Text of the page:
Disney is using brand-safety concerns to push its family-friendly media

Disney’s digital partnerships boss admits it has ‘work to do’ to win brands and agencies round.

Disney owns some of the most premium online content to advertise on, but it hasn’t tried to fully capitalize on it until now. After restructuring its sales team, trimming its Maker Studios influencer business and launching its own ad network in recent months, the media conglomerate is making its biggest push yet for digital ad budgets.

Disney’s commercial executives are pitching advertisers and agencies the Disney Digital Network, a combination of all its online assets that can be bought either on its own ad network, influencer partnerships or branded-content deals. Meetings have happened since DDN launched in May, as the company looks to grow a small but lucrative part of its consumer products and interactive business. Advertising accounted for just 2 percent — $130 million — of the division’s total revenues last year.

The creation of Disney’s own ad network is arguably the clearest indicator of how the company will attempt to win ad budgets. Similar to publisher alliances like Pangaea, Disney wants marketers to see it as a premium, more transparent alternative to the scale of Google and Facebook.

By running its own ad network, Disney can control its own data and reduce its reliance on third parties and, more important, third-party fees. It functions like a traditional ad network, handling the placement, optimization and reporting on ads once Disney and the buyer have negotiated a fee. Much of what is sold via the network is ads on its apps and pre-roll video before its content on social networks, particularly on YouTube. The Google-owned video site represents a sizable part of the 400 million monetizable video views that Robbie Douek, vp of digital partnerships for Disney in Europe, the Middle East and Africa, said the DDN can generate for brands. Display, however, is a “small portion” of what gets sold, he added.

Targeting audiences online will be “contextual” rather than hypertargeted for Disney’s advertisers, said Douek, meaning the ads Disney sells, at least initially, will be targeted based on relevancy to page content. Douek said he could revisit sharper targeting at a later stage, however. Some media observers say the company has been too cautious, which they feel its lack of data targeting underscores. For now, Douek said the commercial team is focused on “looking at specific audiences that are associated with specific franchises” when helping advertisers plan campaigns.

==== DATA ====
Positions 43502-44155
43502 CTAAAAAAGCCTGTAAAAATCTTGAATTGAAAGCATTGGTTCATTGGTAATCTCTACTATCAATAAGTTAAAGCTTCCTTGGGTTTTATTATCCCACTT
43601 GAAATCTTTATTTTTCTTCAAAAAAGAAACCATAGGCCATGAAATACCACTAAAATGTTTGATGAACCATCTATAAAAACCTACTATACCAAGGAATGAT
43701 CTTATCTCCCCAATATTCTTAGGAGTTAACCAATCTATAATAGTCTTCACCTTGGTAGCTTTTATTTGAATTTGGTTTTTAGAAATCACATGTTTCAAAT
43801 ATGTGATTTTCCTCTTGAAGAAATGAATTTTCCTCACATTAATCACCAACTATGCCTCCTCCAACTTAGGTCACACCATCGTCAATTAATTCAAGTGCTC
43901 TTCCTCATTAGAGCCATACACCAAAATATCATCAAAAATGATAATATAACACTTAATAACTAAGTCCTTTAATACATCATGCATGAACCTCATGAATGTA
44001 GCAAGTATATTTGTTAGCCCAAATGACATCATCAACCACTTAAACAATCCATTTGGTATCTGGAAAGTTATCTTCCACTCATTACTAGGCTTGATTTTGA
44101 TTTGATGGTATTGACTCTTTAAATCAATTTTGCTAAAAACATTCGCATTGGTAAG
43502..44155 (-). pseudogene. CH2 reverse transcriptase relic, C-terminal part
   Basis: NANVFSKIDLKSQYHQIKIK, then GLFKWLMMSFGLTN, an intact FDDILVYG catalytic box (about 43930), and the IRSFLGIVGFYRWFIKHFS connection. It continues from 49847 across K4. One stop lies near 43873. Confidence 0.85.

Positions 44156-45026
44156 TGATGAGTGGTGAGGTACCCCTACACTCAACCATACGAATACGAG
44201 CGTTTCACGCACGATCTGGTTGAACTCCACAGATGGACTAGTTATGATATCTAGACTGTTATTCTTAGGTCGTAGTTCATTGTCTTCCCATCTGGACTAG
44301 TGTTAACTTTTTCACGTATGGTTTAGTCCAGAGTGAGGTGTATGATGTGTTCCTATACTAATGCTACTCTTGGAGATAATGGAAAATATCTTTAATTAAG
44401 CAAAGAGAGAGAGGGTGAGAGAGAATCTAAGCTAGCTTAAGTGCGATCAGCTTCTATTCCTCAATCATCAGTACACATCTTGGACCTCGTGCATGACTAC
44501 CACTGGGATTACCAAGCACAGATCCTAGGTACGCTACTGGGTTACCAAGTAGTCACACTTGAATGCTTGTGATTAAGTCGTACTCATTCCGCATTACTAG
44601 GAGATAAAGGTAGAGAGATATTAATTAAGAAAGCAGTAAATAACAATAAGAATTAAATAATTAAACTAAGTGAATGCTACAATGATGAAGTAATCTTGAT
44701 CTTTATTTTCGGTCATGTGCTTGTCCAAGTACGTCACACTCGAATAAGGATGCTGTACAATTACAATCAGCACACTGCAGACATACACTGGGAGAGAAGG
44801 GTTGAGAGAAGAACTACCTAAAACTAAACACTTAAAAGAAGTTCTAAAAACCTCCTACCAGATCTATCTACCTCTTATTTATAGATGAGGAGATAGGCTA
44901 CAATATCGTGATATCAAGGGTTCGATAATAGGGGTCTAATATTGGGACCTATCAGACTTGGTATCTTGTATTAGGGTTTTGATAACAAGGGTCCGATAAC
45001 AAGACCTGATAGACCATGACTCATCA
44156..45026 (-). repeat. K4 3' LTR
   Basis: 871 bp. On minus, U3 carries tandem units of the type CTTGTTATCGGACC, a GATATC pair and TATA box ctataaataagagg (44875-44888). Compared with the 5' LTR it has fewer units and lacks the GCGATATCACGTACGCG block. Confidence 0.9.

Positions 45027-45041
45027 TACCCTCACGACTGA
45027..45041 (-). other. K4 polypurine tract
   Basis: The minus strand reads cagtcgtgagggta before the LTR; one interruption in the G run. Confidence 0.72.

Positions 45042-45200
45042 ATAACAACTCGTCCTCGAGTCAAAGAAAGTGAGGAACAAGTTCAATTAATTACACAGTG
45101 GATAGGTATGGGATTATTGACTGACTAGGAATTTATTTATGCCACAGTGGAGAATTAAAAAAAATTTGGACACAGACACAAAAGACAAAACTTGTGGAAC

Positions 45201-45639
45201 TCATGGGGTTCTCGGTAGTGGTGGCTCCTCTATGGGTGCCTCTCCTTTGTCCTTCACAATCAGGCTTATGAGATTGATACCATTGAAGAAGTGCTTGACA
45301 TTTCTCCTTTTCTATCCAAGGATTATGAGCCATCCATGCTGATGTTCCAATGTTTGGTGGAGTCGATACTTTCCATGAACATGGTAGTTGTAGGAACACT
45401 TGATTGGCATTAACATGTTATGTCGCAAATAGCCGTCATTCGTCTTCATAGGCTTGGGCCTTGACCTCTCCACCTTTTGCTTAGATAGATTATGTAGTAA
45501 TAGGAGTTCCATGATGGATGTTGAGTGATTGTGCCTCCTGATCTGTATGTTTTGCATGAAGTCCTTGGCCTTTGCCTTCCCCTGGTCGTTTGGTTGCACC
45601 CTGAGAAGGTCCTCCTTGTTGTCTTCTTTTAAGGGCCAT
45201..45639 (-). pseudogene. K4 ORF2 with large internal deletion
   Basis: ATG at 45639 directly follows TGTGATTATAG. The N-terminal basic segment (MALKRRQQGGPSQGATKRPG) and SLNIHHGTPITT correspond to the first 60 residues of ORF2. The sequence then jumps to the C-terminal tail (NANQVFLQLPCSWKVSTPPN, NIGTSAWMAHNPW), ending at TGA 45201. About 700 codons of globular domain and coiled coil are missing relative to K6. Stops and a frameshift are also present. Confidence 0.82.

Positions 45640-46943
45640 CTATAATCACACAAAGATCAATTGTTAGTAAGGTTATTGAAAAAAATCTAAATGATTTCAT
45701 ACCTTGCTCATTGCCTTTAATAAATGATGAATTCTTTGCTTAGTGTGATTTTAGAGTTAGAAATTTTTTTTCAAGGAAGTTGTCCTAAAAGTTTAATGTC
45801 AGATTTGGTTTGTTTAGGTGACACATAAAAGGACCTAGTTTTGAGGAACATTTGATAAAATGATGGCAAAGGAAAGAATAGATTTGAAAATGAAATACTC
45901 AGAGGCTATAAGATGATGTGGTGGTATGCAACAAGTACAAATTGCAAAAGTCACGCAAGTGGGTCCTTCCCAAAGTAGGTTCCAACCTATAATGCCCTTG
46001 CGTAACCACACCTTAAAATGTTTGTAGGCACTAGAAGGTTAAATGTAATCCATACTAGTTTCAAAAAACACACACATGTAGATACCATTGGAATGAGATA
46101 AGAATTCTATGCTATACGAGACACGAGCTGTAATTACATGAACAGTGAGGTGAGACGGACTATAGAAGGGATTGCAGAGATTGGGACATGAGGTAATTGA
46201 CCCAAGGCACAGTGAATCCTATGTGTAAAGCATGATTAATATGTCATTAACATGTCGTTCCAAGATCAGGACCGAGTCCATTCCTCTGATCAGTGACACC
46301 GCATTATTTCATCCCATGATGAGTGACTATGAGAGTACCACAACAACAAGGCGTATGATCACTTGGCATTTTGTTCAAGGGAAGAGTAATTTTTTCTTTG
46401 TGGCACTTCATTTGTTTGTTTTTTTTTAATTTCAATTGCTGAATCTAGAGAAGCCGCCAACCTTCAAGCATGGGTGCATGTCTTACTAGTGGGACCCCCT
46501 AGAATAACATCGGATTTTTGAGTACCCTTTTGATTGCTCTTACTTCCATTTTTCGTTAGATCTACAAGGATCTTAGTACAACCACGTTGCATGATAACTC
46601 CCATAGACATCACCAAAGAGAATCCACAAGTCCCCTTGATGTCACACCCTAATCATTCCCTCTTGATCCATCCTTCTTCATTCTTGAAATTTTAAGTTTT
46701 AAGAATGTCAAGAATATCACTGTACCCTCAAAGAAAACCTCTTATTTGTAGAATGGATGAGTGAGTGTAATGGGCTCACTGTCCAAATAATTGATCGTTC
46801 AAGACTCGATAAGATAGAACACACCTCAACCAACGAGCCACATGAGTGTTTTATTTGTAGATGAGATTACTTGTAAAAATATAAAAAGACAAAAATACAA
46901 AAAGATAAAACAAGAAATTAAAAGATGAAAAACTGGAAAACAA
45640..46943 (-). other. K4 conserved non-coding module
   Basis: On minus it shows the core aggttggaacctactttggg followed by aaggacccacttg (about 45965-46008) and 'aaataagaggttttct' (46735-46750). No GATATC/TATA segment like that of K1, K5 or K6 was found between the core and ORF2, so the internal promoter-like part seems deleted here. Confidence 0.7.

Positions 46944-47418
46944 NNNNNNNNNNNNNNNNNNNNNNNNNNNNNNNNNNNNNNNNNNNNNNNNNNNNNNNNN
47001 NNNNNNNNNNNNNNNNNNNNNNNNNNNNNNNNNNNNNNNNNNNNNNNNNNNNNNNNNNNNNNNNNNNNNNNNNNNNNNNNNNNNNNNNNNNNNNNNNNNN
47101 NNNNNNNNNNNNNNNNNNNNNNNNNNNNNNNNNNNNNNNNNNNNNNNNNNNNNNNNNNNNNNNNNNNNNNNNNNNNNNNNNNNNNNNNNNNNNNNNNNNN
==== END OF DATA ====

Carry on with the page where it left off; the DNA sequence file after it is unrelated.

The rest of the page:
In-house technology, however, is not always a panacea for transparency, said Bill Swanson, vp for Europe, the Middle East and Africa at PubMatic, a company that makes money from working with publishers that can’t afford to build their own in-house technology. “[Marketers] may relieve their anxieties about appearing next to inappropriate content, but what about fraud?” he said. “Even the most premium publishers today are victims of domain spoofing, something that can be alleviated by using verification technologies.”

Disney also expects its influencers to woo advertisers, though Douek acknowledged the difficulties of building an influencer business in a crowded market. The company has struggled to grow Maker Studios since acquiring it in 2014 for more than $500 million. Earlier this year, Disney streamlined Maker Studios, then pulled it into its consumer products and interactive division. Turning Maker Studios from a standalone unit into part of a broader pitch for digital budgets is expected to help Disney recoup some of the money it undoubtedly lost. In addition to pitching those influencers to brands, Disney will offer opportunities for Maker Studios creators to appear in its TV shows, as well as join the rebooted online version of its “Mickey Mouse Club” series.

Disney’s move into online advertising has been a long time coming. After struggling to get its online business started since acquiring Maker Studios, the media outlet is hopeful the brand-safety crisis can help cement its position as a trusted publisher.

“Brand safety comes up a lot when we’re talking to advertisers,” Douek said. “That’s why in the world we’re living in today, the players that are going to shine through are those who sit on the content.”


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